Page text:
Alexander Mackay, Britain’s second private hanging.

 

Alexander Arthur Mackay became the second person to be executed in private and the first at Newgate.

18 year old Mackay was employed by George Grossmith as a waiter and general servant at his eating house at No. 11 Artillery Passage, London.  Mackay had an argument with George’s wife, 45 year old Emma, on the morning of Friday, the 8th of Ma y 1868, after George had left the shop, as a result of which he attacked her with a rolling pin, an iron bar and items of crockery in the kitchen.  She died nine days later from her head injuries but on the first day recovered consciousness sufficiently to make a statement to the police. 

Mackay was able to escape from London and was arrested in Maidstone some five weeks later on an unrelated charge, going under the name of George Jackson.  He was identified by Henry Ratcliff, a sharp eyed warder at Maidstone prison who having seen a picture of Mackay realised that the prisoner Jackson bore a strong resemblance to him.  He was brought before the governor on the 28th of June for questioning and as a result returned to the capital and housed in Newgate to await trial. 

 

Trial.

He appeared at the Old Bailey before Mr. Justice Lush on the 17th of August and had the benefit of two defence counsel, Messrs Ribton and Cunningham.  Some of the Grossmith’s neighbours gave evidence of hearing a commotion around 9.30am and of hearing Emma cry out “Oh don't” and another gave evidence of a bloodied Mackay escaping.  Surgeon John Jackson who had attended Emma gave evidence of the crime scene and her horrific injuries.

Mackay was convicted but the jury recommended him to mercy on account of his age, eighteen at the time of the crime.  His 19th birthday occurred between the times of the crime and his execution.  The Home Secretary, Earl Cranbrook, saw no reason for a reprieve and Tuesday the 8th of September was the date set for execution.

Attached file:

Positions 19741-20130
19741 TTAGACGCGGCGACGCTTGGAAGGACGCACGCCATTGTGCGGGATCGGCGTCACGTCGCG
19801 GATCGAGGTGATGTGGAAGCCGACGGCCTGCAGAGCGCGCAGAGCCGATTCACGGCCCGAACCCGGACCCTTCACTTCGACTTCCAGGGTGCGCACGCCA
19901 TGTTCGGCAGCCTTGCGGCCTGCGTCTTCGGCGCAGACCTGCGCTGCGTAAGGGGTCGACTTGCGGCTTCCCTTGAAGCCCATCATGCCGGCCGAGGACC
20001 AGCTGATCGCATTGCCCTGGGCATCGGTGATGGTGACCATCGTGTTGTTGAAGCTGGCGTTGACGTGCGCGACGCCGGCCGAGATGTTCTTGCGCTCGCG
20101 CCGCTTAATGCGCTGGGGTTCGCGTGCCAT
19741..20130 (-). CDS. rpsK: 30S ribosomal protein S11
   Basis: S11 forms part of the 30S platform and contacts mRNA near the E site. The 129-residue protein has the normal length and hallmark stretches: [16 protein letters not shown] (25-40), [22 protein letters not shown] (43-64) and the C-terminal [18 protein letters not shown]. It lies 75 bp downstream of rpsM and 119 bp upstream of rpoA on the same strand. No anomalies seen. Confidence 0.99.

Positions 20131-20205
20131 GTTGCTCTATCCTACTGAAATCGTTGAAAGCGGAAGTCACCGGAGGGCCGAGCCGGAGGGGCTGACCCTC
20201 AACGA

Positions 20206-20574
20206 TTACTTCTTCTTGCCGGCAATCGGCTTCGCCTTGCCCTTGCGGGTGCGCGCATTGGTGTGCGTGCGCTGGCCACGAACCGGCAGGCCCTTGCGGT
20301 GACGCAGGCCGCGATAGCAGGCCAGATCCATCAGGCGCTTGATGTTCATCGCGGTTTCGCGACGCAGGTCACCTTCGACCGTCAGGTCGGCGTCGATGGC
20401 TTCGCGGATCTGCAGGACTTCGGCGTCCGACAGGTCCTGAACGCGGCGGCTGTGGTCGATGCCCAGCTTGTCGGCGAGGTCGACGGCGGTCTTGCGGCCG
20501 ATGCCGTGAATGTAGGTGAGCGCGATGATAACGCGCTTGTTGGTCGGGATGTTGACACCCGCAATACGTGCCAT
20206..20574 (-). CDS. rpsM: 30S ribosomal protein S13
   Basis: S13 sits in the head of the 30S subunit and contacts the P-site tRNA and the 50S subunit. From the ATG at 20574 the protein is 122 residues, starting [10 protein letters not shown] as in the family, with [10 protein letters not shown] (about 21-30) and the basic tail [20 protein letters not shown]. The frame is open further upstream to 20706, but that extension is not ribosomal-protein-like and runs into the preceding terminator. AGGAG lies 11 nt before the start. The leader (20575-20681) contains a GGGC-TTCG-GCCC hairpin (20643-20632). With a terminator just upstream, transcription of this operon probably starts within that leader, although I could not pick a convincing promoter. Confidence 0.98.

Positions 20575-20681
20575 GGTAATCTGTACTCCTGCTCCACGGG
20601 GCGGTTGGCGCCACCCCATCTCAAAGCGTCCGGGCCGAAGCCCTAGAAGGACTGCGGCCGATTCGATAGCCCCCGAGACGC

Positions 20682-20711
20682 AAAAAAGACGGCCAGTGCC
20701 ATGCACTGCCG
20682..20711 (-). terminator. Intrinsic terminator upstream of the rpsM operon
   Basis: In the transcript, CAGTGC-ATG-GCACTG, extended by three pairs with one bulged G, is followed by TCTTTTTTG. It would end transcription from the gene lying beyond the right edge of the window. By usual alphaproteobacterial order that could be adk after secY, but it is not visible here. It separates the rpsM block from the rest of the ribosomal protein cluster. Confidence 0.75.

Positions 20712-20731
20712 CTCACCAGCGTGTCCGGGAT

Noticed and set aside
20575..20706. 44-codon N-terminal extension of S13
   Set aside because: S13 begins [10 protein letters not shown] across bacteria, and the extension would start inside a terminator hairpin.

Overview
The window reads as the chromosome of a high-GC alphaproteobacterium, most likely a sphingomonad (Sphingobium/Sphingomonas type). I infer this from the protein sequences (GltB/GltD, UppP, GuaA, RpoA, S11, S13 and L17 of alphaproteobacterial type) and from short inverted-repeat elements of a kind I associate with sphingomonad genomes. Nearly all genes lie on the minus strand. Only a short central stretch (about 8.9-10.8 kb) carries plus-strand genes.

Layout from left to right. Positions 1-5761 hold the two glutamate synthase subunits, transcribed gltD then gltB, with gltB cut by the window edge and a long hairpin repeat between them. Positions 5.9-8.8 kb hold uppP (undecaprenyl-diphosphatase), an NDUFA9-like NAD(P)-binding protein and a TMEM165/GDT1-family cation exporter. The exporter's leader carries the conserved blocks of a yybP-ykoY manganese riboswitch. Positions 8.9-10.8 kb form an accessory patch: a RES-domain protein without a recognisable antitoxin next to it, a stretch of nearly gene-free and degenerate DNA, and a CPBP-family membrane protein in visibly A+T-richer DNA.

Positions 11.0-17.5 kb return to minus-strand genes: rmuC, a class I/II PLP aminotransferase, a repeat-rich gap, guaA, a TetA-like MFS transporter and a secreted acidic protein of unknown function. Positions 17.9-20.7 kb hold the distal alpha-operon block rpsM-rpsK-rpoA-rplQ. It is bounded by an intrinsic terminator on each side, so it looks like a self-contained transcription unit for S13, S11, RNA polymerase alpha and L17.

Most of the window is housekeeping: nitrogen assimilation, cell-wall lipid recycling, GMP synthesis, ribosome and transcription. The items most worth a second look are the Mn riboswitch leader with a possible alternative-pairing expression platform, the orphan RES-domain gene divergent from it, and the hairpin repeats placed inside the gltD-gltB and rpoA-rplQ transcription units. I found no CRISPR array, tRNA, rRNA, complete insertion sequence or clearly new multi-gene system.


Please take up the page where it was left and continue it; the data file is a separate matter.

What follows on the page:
Execution.

Newgate’s gallows was erected in a corner of an enclosed yard near the Chapel, and was described as consisting of two vertical beams some 12 - 14 feet high with a cross beam from which an iron chain was suspended.  Beneath the this was a scaffold concealed by sheeting and reached by a few steps.  The hanging was attended by the Governor, Mr. Jonas, the Ordinary, the Rev. Mr. Jones, Mr. Gibson the prison surgeon, the sheriff and two under sheriff and representatives of the press. A little before 9.00 a.m., Mackay was led from the condemned cell through a passage that opened into the yard supported by the Ordinary and ascended the steps up onto the platform where he joined in with Mr. Jones' prayers. Only he, Mr. Jones and William Calcraft were present on the drop, there being no warders to support Mackay.  Calcraft pulled the lever and Mackay dropped the customary 12 - 18 inches and after several convulsive struggles lasting some two minutes, became still, according to contemporary newspaper reports.  The black flag was raised over the prison after the trap had opened and the bell of St. Sepulchres Church tolled. His body was left hanging for an hour before being taken down and prepared for the formal inquest, which took place that afternoon. It was noted that his face bore a calm expression which as a warder noted was not usual.

The inquest was held by Deputy Coroner, Mr. W. H. Payne sitting with 21 jurors from the City of London to enquire into whether Mackay had died from lawful hanging.

Mackay was then buried in an unmarked grave within the prison.

 

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